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Readings for Rural Life

From Moore’s Rural New-Yorker in Rochester, NY

June 11th, 1864

The American Young Lady Talking

I said that all the young ladies can talk. A flow of sharp, shrewd, intelligent talk, is the shinning attainment of all American ladies, and from the school-girl upward. All the school-girls themselves talk with an ease and volubility that would astonish the superintendents of the ladies’ colleges at home. There is no blushing, no stammering, no twiddleing of the fingers, no plucking at boquets, or nervous unhemming of handkerchiefs. The vapid inanities that pass between partners at the English ball would be scouted. To be shy is to be unpatriotic. The American young lady goes straight to the point. How is your health? How long have you been in the country? Do you like it? Have you had a good time? What do you think of the actions in the present struggle? Are you not stuck with admiration at the deeds of valor performed by the nation’s armies? Have you read Longfellow’s Wayside Inn? When is Tennyson’s Boadicea to appear? Was not England convulsed with enthusiasm at the appearance of Rev. Ward. Beecher? Don’t you think the room wants oxygen? Are not the monitors triumphs of mechanical construction? Have you been to Niagara? These are a few of the queries she rattles out. You are the first delighted, then amazed, and at last puzzled; for the intelligent and well dressed young lady continutally addresses you as “sir,” and every now and then she asks you a question so naïve, so artlessly ignorant, that you pause to inquire of yourself whether she can be more than six years old. Salo.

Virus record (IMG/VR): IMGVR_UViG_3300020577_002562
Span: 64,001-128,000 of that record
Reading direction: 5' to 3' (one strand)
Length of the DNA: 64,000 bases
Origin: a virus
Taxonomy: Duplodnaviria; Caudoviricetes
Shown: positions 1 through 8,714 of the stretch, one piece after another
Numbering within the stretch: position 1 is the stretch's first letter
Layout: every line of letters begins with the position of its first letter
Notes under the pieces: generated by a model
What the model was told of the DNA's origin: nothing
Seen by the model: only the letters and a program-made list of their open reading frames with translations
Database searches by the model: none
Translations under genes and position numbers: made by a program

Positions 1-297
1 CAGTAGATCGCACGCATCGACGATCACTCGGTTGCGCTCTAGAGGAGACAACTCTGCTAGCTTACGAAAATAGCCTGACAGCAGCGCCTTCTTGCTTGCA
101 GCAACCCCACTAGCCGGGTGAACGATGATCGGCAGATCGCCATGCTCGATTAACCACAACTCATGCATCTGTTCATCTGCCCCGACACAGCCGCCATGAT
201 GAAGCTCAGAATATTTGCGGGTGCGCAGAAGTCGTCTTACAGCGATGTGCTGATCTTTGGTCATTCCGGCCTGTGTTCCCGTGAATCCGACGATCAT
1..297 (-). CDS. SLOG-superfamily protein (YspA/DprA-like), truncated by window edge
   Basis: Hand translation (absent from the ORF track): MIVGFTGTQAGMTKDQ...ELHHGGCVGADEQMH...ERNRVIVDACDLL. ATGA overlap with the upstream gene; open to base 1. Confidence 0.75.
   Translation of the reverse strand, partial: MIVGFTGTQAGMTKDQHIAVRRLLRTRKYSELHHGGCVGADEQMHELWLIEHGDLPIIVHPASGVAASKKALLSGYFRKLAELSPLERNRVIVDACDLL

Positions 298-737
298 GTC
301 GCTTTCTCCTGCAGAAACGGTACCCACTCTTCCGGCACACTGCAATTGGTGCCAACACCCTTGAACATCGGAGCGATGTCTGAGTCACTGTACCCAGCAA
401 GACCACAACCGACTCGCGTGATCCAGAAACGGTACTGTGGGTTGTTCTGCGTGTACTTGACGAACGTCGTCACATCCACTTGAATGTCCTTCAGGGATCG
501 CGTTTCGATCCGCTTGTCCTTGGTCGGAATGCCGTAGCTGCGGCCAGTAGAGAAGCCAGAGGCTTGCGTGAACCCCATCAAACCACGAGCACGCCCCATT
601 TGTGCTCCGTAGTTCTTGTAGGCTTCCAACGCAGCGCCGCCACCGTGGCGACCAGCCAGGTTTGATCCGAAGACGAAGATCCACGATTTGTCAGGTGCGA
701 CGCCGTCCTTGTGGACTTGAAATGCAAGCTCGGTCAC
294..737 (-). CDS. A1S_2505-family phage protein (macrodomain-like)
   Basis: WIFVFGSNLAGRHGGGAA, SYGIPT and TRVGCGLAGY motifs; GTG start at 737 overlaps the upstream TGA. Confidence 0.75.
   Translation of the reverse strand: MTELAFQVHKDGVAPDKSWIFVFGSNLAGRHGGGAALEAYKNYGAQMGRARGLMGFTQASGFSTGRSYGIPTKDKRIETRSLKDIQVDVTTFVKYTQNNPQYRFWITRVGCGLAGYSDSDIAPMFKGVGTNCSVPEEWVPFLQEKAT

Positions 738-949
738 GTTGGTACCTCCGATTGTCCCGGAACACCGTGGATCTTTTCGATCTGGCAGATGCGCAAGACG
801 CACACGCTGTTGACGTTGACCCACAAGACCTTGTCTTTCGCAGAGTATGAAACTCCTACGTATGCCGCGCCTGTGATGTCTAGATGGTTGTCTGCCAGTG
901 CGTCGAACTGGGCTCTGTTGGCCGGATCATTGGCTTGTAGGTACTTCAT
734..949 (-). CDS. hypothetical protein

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Readings for Rural Life

From Moore’s Rural New-Yorker in Rochester, NY

June 4th, 1864

Woolen Under Clothing Best for our Variable Climate.

I was much pleased to see those articles in the Rural on wearing woolen under clothes, copied form Dr. Ball’s excellent periodical, the Journal of Health. Cotton goods had been so cheap among us for many years previous to the two last, that they had gradually displaced much woolen.

If the latter were more universally adopted by both sexes, colds, fevers, rheumatism and consumption, and all diseases superinduced by them, would be greatly lessened throughout our country. I have not a doubt that the average of life thereby would be extended fully five years, and the average of deathe lessened in early life at least one-fifth.

Our climate is an extreamly variable one, and requires to be closely watched and guarded against, a particularly by females and children. Nothing will do this more effectually than wearing woolen under clothers summer as well as winter. Moreover, by so doing, we greatly benefit our flock masters and manufacturers, and adopt a truly patriotic course.

If Cottton be King, let Wool be President. The latter si the more appropriate style of ruler for our Republican Government and variable climate. A.B. Allen. New York, May, 1864

 

Woman’s Wages

Why is it that women are so poorly recommended for their labor? If a man hires for a week with a farmer, at the very lowest rates, he will receive six dollars and board for that length of time. But if a frial woman hirse to work in his kitchen, she must be content with one dollar or consider herself well paid if she receives one dollar and a quarter! She is not expected to complain if the fatigueing task of milking, churning, baking, washing, ironing, scrubbig, and “cooking for hands” is almost too much for her strength less than the man? Or, has she a greater amount of strength than he, so that less effort is necessary on her part? If not, why this difference? Why is it that she must rise earlier, and work later, than he? As a general thing the man is not required to be at work before six o’clock in the morngin and is allowed to quit at six in the evening, with an interval of an hour for dinner.